Odeon Cinemas Group – Cath O’Neill, Head of IT Service Delivery UKI

We interviewed Cath O’Neill, Head of IT Service Delivery UKI at ODEON Cinemas Group on her thoughts and experience on women in tech.

Cath O'Neill

1. What does your job role involve?

I am responsible for all IT service delivery across 122 cinemas in UK and Ireland. This includes service desk, networks, all systems, data and reporting and change management. I have a team of 25 individuals who all do their bit to keep our business going and enabling us to thrill our Guests in the cinema! I am also part of the IT senior leadership team. Every day is different and I never know what each day is going to bring.

2. What made you choose a career in technology?

My initial plan was to be an interpreter in the United Nations but I did an extra O level (pre GCSE days) in Computer Studies and was hooked. I then got a scholarship to study a BSc degree in Information Technology at Salford University. Being able to do a BSc (as opposed to a BA) really inspired me.

3. Did you study an IT or technology related subject at A-Level or University?

My A levels were Spanish, French and Economics! But I studied a degree in Information Technology at Salford University as this was a new course that focused on making technology work in a business sense. As a result, they didn’t have any pre-requirements to have science A levels as they felt this was too restrictive. The course was heavily backed by industry and as a result I easily got work to expand my hands-on experience early in my degree. I also got a job with my sponsor (British Gas) straight after I graduated.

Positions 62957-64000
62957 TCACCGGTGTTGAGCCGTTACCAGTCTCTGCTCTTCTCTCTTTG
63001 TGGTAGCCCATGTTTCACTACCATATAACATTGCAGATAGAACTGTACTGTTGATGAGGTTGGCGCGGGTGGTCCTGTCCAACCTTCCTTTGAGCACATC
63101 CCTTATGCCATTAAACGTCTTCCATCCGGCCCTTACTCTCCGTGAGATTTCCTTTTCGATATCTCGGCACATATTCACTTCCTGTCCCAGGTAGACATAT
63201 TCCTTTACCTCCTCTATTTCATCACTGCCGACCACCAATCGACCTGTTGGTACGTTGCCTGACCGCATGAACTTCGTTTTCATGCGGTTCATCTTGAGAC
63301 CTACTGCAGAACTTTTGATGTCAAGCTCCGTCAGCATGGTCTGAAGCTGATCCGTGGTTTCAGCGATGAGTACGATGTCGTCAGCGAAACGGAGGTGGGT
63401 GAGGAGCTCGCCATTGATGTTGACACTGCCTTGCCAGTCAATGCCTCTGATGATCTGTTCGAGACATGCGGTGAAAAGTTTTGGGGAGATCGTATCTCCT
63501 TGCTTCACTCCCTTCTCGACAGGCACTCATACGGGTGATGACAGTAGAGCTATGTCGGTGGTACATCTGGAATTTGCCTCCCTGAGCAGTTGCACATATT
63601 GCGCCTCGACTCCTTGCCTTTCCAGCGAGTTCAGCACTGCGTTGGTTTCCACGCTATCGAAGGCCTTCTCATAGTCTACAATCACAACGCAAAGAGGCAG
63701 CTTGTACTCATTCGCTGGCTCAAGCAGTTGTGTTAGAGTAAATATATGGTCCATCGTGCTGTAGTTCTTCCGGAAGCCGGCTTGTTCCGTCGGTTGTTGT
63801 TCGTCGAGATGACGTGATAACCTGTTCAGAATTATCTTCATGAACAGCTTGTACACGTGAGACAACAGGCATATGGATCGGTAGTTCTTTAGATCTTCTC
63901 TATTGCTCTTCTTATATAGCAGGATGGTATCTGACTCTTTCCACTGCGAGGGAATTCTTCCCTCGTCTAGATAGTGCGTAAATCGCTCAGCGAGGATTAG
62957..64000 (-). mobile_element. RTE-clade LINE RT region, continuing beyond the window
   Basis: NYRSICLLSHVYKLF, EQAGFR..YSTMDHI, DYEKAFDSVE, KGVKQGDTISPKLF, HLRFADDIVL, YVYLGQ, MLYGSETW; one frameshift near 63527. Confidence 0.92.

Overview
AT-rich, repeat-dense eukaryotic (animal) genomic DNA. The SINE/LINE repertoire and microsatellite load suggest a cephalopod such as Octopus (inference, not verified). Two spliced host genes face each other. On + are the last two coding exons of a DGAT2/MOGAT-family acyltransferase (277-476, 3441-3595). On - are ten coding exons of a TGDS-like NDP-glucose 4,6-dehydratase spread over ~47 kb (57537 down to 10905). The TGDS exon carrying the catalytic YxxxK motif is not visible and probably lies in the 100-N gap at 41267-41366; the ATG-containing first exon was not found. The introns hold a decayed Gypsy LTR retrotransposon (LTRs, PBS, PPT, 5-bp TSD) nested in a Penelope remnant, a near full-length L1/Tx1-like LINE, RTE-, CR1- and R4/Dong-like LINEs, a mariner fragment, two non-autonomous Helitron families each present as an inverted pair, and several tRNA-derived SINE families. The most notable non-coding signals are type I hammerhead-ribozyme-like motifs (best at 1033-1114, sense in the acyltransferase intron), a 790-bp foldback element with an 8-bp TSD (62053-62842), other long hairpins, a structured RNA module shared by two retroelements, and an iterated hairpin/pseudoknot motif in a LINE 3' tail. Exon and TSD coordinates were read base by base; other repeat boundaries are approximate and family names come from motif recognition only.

4. Did you get any work experience in IT or technology before this role?

I have worked for MANY years in IT – in various sectors and various industries. I’ve spent most of my career in service delivery though I have also done a significant amount of consultancy work and specialised fora time in cyber security.

5. Do you think there is a lack of females in the IT and tech sector?

Very much so. The number of women in the sector does not reflect the number of women in society and its worrying that this lack of representation may be having a negative impact on the tech solutions we deliver.

6. Do you find there is a stereotype that a career in IT or technology is just for men?

Absolutely. There is a lot of unconscious bias at play that tech is a male thing which is just not true. There is also a stereotype that IT people are “nerds” – again not true! IT is fundamental to making businesses work better and women are just as good at running businesses as men.

7. What would entice women to study technology related courses?

Knowing that they can actually get on in the sector and not face the glass ceiling that exists.

8. Are there barriers when it comes to women getting into tech?

I think the biggest barrier is the fear of rejection – it is hard to join a male dominated industry and I can understand why a lot of women choose a career where the gender mix is more balanced.

9. How could we encourage more women to start a career in tech?

We need to start with our young people – girls in schools need to be exposed to more STEM subjects, from a very early age, and we need to make sure that your girls can see more women that have been successful in a tech career. They need people to look up to, and at the moment that seems to be more male than female (there are LOTS of successful IT women but they don’t get as much exposure)

10. What advice would you give young women today at the start of their career?

Times ARE changing. Don’t think of IT as a male-dominated industry as it won’t always be. You can be anything you want to be – do what you enjoy best.